France 3 broadcast three weeks ago a documentary by Jérôme Espla, "Sleeping wrecks". Born from his meeting with photographer Patrice Strazzera, whose black and white shots are an invitation to immobile travel, he reminds us that they have a soul.
A NAME THAT IS NECESSARY
“In my search for ideas to make documentaries, continues Jérôme, I mainly look for stories, but sometimes it's a character who comes out and who holds the film. That's what happened with Patrice. I'm doing a series of docs for France 3. After the Haven, the Corail Rouge, I wanted to talk about the beautiful wrecks of the French Riviera. Even if Patrice is not too much from the neighborhood (Narbonne), I immediately thought of him. Why ? no idea… but not everyone is in the VIP area of my memory. Talking about wrecks is a good idea. But on paper, it's not necessarily dreamy for “non-diving” viewers. Showing fish on sheet metal requires more to hold a film. We must find a hook. You need dreams and emotions… Well, here it is, after 15 years, Patrice appears to me as the unique and the only character who makes people dream when talking about a wreck. In a phone call, everything is settled. We felt like we had dived together every day. Patrice does not talk to me about the history of boats, or diving techniques or nikon supercharged with pixels, but emotions… ”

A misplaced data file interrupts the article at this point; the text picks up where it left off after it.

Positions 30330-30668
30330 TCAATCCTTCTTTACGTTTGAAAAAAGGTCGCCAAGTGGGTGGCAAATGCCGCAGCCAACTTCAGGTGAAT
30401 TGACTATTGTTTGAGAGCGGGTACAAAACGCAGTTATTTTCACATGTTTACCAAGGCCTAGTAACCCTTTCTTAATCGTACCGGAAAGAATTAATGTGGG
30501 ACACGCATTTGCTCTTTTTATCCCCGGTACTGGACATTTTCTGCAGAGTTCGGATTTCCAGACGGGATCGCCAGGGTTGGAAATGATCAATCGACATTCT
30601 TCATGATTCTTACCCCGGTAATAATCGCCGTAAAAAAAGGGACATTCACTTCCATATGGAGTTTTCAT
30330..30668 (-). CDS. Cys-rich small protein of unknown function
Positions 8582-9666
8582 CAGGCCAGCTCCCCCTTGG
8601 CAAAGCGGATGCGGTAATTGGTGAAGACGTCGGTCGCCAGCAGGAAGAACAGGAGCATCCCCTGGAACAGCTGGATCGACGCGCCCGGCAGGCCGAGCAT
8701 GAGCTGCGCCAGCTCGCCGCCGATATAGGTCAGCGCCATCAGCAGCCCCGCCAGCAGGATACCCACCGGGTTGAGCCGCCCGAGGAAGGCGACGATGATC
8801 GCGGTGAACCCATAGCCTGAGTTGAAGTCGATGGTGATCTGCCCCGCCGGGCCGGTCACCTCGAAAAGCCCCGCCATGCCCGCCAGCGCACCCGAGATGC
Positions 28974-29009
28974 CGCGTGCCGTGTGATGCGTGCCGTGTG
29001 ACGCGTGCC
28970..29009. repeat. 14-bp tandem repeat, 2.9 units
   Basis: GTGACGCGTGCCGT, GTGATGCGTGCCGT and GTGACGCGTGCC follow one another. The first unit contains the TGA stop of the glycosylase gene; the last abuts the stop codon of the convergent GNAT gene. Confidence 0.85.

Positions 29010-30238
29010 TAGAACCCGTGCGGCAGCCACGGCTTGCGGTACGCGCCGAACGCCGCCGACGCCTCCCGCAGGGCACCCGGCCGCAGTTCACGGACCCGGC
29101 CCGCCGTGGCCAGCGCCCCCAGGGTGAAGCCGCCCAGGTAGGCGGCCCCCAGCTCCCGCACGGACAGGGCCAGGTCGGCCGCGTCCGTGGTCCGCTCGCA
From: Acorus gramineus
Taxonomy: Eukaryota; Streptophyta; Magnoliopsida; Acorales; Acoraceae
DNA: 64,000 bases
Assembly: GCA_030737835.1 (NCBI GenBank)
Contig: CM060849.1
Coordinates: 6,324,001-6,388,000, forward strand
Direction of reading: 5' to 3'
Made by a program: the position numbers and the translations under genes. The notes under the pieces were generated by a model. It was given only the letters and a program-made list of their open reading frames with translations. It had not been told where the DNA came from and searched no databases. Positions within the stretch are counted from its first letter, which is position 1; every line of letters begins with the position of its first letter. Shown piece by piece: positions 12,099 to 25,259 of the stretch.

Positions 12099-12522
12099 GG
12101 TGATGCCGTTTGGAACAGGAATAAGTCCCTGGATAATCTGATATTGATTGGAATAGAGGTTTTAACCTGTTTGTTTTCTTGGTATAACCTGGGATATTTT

FROM THE LONDE
The shooting was done from La Londe, at Alain Lormeau's, where the choice quickly fell on the Donator and the Ruby. A “strategic” choice: the Donator because it is the emblematic wreck for thousands of divers and the Rubis submarine for Patrice's favorite side. “During this shoot, we will do 3 dives on each one,” explains Jérôme. 2 for the atmosphere and 1 with Patrice. We dive into an inspiration rebreather which gives us time to take the images without worrying too much about the watch… Patrice, on the other hand, proudly wears his carbon bin, which will soon become a collector… .. ”The shooting will then continue on the Greek with Eric Frasquet and his Center, then on the Silver-Wings in Cap d'Antibes with Romain Lhoste. The film was also an opportunity to talk about the wreck of Maréchal Canrobert off Planier in Marseille, at 110m deep on a virgin wreck. In all, a dozen dives over 7 days of underwater filming, 10 days of land filming and 15 days of post-production, for a collaboration between 13 Productions, Poisson-Lune Productions, and France Télévisions.
FORGET THE CAMERA
“But at the beginning,” Patrice admits, “I was a little skeptical… What more were we going to show on wrecks that had been submerged a hundred times? How to convey the emotion that is an integral part of my dives? For once, Patrice didn't come down to take pictures, even if of course he did. But during these dives he had a new freedom, which Jérôme was able to exploit. “Don't mind me,” he said, and I ended up forgetting him. He landed in places where I couldn't see him, and I didn't even know at times that he was filming me "And the director for his part is delighted:" filming Patrice is a treat. There is never a glance at the camera, he dives without worrying about the camera, the lighting designer, everything is perfectly oiled. Finally a diver who lives his dive. I never give briefings to “characters”. I let them live their dive, I need this feeling of naturalness, the impulsive and spontaneous side of an attitude. It is rare that I take another take, because for me it will no longer be natural. Everyone has their own approach… ”